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Al Gore: We Must 'Put a Price on Carbon' and on Climate 'Denial in Politics'

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Al Gore: We Must 'Put a Price on Carbon' and on Climate 'Denial in Politics'

Al Gore pressed Iowans on Tuesday to make climate change a major issue in the next presidential election. Since Iowa holds the first presidential primaries in the country, candidates have campaigned heavily in recent years to win the hearts and minds of the residents of the Hawkeye State.

“More and more Iowans care about the climate crisis. Iowa is a leader in renewable energy. And Iowans can exert influence in their conversations with candidates,” Gore said at Climate Reality Project′s leadership training event in Cedar Rapids, Iowa. The three-day event from May 5-7 is designed to bring together a global network of activists to train them to be exceptional climate science communicators and political organizers to tell the story of climate change and inspire communities everywhere to take action. “We’ve got to put a price on carbon in the marketplace and put a price on denial in politics,” Gore told the roughly 400 people attending the summit. He listed a number of recent climate-related disasters and presented climate scientists' very bleak projections for the end of the century.

Gore is optimistic though that a wider understanding of the issue, coupled with the increasing cost effectiveness of renewable energy, “can turn our most serious challenge into our greatest opportunity.”

Gore has become known for his advocacy since the 2006 Oscar-winning documentary film, An Inconvenient Truth. He founded the Climate Reality Project to mobilize action on climate change. At SXSW in March, he urged the mostly Millennial audience to harness technology to launch a grassroots movement to tackle climate change and call out climate deniers for rejecting "accepted science."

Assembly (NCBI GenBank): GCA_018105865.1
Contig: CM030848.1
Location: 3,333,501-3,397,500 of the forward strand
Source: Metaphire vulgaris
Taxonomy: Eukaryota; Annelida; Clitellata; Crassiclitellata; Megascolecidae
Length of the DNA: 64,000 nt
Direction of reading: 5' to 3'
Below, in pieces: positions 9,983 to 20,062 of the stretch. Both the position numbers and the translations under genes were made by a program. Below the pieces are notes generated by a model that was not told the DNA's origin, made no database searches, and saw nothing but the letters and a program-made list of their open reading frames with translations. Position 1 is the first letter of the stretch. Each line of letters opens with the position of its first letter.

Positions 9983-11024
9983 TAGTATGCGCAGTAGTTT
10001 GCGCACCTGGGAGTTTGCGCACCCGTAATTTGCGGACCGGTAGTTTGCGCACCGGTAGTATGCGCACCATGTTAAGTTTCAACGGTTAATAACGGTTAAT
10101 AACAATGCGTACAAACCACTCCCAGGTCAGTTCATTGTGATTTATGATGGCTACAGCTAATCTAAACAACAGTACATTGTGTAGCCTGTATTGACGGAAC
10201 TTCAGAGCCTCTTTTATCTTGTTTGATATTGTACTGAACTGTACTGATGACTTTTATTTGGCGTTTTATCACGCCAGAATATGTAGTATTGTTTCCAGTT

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Former U.S. Sec. of Energy Ernest Moniz listens during the National Clean Energy Summit 9.0 on October 13, 2017 in Las Vegas, Nevada. Isaac Brekken / Getty Images for National Clean Energy Summit

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Climate change can evoke intense feelings, but a conversational approach can help. Reed Kaestner / Getty Images

Anger, anxiety, overwhelm … climate change can evoke intense feelings.

"It's easy to feel dwarfed in the context of such a global systemic issue," says psychologist Renée Lertzman.

She says that when people experience these feelings, they often shut down and push information away. So to encourage climate action, she advises not bombarding people with frightening facts.

"When we lead with information, we are actually unwittingly walking right into a situation that is set up to undermine our efforts," she says.

She says if you want to engage people on the topic, take a compassionate approach. Ask people what they know and want to learn. Then have a conversation.

This conversational approach may seem at odds with the urgency of the issue, but Lertzman says it can get results faster.

"When we take a compassion-based approach, we are actively disarming defenses so that people are actually more willing and able to respond and engage quicker," she says. "And we don't have time right now to mess around, and so I do actually come to this topic with a sense of urgency… We do not have time to not take this approach."

Reporting credit: ChavoBart Digital Media
Reposted with permission from Yale Climate Connections.

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